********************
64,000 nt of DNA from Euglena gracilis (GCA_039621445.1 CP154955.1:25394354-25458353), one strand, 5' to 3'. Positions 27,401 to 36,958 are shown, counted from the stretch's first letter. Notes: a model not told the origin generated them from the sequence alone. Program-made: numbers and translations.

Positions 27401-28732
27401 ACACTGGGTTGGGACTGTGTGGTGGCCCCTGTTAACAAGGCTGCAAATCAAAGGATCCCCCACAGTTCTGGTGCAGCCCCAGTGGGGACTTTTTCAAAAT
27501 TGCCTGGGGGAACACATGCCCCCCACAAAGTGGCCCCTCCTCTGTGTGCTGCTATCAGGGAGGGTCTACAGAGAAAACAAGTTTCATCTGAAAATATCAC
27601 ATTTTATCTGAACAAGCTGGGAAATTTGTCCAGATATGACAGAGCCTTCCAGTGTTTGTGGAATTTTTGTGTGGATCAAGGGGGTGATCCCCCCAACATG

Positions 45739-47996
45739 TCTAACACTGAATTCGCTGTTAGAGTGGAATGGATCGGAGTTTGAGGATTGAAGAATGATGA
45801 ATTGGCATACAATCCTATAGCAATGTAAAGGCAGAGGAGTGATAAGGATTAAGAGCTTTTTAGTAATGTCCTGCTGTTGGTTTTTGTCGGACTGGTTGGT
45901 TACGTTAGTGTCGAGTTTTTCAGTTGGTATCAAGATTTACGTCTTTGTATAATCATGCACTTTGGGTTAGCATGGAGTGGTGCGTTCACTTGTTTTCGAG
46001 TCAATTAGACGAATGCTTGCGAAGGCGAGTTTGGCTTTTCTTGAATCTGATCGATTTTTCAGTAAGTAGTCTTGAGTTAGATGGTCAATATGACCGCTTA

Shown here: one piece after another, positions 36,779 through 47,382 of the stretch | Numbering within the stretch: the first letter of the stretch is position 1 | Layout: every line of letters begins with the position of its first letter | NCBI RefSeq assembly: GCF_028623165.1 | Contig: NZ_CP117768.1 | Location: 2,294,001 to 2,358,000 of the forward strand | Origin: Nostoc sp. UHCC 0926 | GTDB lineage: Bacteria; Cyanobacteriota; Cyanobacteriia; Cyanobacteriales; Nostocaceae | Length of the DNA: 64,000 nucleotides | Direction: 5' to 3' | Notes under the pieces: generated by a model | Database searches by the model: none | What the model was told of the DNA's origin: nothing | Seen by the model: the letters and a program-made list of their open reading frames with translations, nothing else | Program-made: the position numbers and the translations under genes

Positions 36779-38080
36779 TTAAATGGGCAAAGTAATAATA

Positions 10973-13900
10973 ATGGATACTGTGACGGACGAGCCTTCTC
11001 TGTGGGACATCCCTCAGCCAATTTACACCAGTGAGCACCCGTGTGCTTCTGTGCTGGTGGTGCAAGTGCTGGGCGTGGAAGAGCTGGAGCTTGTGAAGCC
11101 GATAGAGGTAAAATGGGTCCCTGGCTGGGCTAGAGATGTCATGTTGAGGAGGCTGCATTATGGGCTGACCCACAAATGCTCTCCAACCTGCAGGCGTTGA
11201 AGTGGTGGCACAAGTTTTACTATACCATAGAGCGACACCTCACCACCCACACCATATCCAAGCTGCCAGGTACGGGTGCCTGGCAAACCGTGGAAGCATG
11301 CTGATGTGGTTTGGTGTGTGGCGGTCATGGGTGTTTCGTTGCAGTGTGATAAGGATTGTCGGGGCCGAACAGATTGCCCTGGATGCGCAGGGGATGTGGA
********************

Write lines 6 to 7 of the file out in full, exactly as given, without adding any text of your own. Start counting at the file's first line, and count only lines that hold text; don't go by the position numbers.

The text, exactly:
Positions 45739-47996
45739 TCTAACACTGAATTCGCTGTTAGAGTGGAATGGATCGGAGTTTGAGGATTGAAGAATGATGA